Replacement car search

So M and I have been looking around for a replacement vehicle for him. There are various reasons for desiring to replace his 1999 Honda CRV, but the most compelling is to help out his older sister, who had her vehicle wrecked by an uninsured motorist. While it was parked in her assigned spot at her apartment complex. Unfortunately she did not have insured motorist coverage on the vehicle, so she walks away with nothing but salvage value. In this case it’s only a few hundred dollars.

M’s sister is working poor. We had previously gifted her the destroyed 1999 Honda Civic, and now we are again gifting her the 1999 Honda CRV. There is still much life left in it, and this is easier than buying her an inexpensive beater car. She needs a vehicle to get back and forth to work, and we have been toying with the idea of updating M’s vehicle for a few months. The decision was an easier one to make. At least we know the history and maintenance of this particular beater car.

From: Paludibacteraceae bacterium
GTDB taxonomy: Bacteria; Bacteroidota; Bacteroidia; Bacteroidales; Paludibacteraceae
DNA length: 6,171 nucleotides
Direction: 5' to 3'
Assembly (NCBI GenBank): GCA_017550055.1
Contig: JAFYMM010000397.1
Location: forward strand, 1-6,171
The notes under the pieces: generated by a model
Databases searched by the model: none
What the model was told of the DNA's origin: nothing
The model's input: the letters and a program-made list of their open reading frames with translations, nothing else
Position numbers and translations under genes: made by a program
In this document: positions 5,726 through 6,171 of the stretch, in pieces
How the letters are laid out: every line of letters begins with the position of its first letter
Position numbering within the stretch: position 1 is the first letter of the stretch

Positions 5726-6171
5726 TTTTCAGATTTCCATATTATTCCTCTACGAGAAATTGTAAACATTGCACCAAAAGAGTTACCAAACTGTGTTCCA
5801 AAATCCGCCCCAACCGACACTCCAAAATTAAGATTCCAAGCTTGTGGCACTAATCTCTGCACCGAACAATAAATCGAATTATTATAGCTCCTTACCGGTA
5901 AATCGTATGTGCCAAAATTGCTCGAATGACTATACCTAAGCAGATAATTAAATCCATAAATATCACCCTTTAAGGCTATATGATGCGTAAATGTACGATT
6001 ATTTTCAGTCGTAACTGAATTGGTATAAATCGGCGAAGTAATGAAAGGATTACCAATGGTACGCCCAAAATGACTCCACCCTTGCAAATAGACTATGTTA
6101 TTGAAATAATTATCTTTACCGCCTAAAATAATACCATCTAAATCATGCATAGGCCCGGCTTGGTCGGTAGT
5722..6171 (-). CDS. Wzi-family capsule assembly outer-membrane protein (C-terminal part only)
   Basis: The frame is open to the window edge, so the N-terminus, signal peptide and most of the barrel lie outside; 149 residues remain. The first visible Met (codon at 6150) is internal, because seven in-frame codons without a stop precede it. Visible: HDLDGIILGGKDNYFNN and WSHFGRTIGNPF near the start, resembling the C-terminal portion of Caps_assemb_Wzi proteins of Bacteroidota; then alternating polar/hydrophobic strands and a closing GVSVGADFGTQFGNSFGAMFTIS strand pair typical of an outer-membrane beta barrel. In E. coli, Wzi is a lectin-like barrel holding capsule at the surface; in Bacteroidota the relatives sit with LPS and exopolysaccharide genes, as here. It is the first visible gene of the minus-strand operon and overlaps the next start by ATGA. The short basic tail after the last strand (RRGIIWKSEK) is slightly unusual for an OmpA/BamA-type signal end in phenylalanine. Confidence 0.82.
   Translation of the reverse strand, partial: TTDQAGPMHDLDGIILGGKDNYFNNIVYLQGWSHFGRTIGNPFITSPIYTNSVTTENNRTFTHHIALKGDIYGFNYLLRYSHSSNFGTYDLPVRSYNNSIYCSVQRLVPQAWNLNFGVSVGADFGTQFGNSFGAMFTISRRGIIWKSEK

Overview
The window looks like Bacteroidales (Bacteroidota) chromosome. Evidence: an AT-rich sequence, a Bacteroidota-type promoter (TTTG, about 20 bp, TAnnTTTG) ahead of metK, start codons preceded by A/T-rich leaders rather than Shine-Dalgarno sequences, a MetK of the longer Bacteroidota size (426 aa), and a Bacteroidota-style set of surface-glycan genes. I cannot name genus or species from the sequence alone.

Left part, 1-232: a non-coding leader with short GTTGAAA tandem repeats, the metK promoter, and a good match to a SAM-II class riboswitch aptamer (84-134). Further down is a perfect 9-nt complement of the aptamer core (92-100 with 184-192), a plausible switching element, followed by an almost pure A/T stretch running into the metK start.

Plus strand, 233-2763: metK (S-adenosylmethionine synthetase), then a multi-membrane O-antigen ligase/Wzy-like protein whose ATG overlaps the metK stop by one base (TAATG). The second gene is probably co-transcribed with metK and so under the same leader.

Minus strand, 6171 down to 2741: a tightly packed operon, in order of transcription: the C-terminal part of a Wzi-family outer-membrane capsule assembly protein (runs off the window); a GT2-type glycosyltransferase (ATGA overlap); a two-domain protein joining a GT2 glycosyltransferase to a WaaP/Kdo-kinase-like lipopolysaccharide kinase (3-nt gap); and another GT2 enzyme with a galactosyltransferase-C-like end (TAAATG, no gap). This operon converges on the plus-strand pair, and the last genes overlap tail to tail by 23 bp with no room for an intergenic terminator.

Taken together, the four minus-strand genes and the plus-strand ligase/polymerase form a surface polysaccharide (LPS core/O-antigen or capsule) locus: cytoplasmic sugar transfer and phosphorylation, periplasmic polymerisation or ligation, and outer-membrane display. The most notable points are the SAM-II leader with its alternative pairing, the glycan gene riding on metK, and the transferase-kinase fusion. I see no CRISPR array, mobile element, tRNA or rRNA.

That said, finding a replacement car has been somewhat challenging. With our life and lifestyle, M wanted an older car. Ideally he would have liked to paid $5000 or less, but I wanted something reliable and that would last awhile. Our 1999 was purchased in 2007 and to date we have done nothing but oil changes, brakes, tires, and alignment. For a car with 150,000 on the odometer when we got it and 240,000 now, it has served us well. For SIL’s limited driving, it should be fine for another several years.